The retail market continues to dominate headlines in 2019, with a number of high-profile administrations and a continued stream of company voluntary arrangements (CVAs). With the sector undergoing permanent change and pressure likely to continue, the real estate finance industry has to adapt.
Fundamentally, the main challenge in retail comes from the growth of e-commerce and a move away from bricks and mortar shopping. Data suggests that one in every £5 is now being spent online, compared to one in every £10 in 2013. Retail footfall is on a steady decline, as digitally savvy (and time strapped) customers make more purchases through the click of a button.
What’s more, with around 850 shopping centres in the UK, there is a significant issue of over-supply and, in a number of cases, underinvestment. According to a report by The Local Data Company, a net 7,550 retail units disappeared in 2018 with retail vacancy rates continuing to rise in H2 and ending the year at 12.7%.
However, the whole sector isn’t suffering. Generally, high end/prime (ie destination shopping centres and tourist hotspots) and discount/convenience (Aldi was the fastest growing retailer in 2018 and Primark doesn’t even have an online presence) are continuing to do well. It is the town centre ‘generic’ retail that has been the hardest hit.
But changing the way we shop isn’t the only factor - Brexit uncertainty, business rate hikes, rising wage costs and falling consumer confidence have each contributed to the difficulties in the sector.
So what can be done?
The Loan Market Association recently held a panel discussion on the subject - the significant take-away being that the changes we are witnessing are “structural, not cyclical” and that stakeholders need to adapt and be flexible. From the property manager’s perspective, keeping units occupied is key, whether that means agreeing to ‘pop-ups’, turnover leases or other flexible terms.
Redeveloping and repurposing retail space to create a multi-purpose destination experience (where people want to spend time) is crucial – ie the rise in “shoppertainment” - where retail and leisure are integrated. There’s no one size fits all - whether it be residential, leisure, community or lifestyle – and, in each case, the dilemma for landlords is that they may need to increase spend just to stand still.
The upshot for lending
The most recent UK Commercial Property Lending Report from Cass Business School reported that retail’s share of the sector dropped to 15% of loan books in 2018 (from 20% in 2017), as asset values declined and lenders reduced their exposure. Average pricing increased substantially - 19bps to 233bps for prime assets and 49bps to 334bps for secondary assets – making secondary retail the most expensive asset class to finance (cf office and industrial). Average loan-to-value covenants for retail were 57% (prime) and 56% (secondary), although a fall below the 50% mark is expected.
At the moment, borrowers with properties that experience distressed retail tenants can face the perfect storm of cashflow trouble and breaches of financial covenants. Valuations often lag behind the real time impact on tenant covenants. Accordingly, we are seeing lenders react cautiously – willing to work with borrowers through periods of distress but often frustrated with the lack of transparent reporting of underlying turnover data and other metrics that would allow for adjusted covenant settings favourable to the borrower.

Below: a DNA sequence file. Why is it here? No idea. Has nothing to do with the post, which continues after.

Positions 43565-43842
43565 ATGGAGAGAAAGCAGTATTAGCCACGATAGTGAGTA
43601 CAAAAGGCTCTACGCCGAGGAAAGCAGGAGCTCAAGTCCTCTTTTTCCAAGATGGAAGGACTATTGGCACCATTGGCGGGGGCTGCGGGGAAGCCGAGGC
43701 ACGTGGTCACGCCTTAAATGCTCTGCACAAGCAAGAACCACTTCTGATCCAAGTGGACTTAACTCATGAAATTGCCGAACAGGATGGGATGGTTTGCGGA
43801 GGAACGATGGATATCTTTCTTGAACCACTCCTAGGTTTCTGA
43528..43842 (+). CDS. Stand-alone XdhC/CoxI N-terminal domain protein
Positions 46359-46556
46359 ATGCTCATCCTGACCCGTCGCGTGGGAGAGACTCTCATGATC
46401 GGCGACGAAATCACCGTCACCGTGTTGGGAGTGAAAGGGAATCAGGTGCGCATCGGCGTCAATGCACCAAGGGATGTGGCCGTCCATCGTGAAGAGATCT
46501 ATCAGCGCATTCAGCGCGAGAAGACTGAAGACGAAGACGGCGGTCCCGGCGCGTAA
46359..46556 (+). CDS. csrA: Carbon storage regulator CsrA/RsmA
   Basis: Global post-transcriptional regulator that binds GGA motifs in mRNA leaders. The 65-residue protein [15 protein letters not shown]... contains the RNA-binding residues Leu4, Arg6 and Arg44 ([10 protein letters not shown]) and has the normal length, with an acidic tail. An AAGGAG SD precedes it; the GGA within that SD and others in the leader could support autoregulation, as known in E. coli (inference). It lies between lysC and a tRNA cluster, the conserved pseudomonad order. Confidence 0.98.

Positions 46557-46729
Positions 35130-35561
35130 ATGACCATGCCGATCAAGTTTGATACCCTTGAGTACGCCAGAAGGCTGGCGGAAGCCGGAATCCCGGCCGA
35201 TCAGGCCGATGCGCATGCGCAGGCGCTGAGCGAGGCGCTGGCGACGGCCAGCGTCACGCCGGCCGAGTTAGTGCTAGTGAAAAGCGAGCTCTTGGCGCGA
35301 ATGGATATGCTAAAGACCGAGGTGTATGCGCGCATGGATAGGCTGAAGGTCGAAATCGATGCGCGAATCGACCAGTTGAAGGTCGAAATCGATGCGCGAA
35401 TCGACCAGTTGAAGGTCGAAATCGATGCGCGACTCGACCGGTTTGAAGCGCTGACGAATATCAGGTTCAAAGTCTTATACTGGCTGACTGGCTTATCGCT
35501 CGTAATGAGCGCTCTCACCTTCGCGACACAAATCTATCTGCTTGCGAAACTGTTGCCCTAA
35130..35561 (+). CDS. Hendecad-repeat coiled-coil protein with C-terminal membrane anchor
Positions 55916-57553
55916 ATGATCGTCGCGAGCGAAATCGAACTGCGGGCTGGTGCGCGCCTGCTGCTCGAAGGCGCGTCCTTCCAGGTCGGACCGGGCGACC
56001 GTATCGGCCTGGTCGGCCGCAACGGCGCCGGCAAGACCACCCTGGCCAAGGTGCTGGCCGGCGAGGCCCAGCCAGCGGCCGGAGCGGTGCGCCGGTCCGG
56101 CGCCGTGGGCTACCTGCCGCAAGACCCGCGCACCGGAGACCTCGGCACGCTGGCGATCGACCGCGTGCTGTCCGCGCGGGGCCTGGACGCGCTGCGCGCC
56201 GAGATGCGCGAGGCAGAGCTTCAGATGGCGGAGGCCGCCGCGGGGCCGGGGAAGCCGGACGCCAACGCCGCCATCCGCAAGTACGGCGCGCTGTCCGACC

In terms of new lending, lenders looking for traditional assets with long leases and predictable income streams may find sourcing opportunities challenging. Yet, in order for lenders to accept more short-term ‘net operating income’ based underwriting, more focused reporting and a rebalancing of valuations is still required. Refinancing (Savills identifies 2020 as the property market’s financing spike) is where liquidity will prove most problematic. Alternative lenders looking for higher risk/return may fill some of this space, although this is unlikely to fully bridge the gap. Whilst we have seen the flexibilisation of covenants where interests are fully aligned, these issues remain a tough battle ground for the different stakeholders, both at the outset of new transactions in the current retail climate and during restructurings of legacy deals.
Credit committees are highly cognisant of the risks in the sector. The trend towards cautious underwriting is further borne out by the regional differences in current lending activity, with London being favoured over the regions. Still, for the right asset in a desirable location, the investment case remains much more promising - particularly where the borrower has a stellar business record and the property has alternative use or (cost-efficient) development opportunity.
It is clear that the difficulties in retail are not going away any time soon, with store closures, CVAs and administrations set to continue. However, the market is not dead – it is evolving. Through structural change and rebalancing, the sector is still generating opportunity.
Our firm is covering all the bases in this space (including our cross-practice work advising House of Fraser, Debenhams on the largest ever CVA, and Cale Street on an innovative transaction with Intu). If you would like to find out more, please get in touch.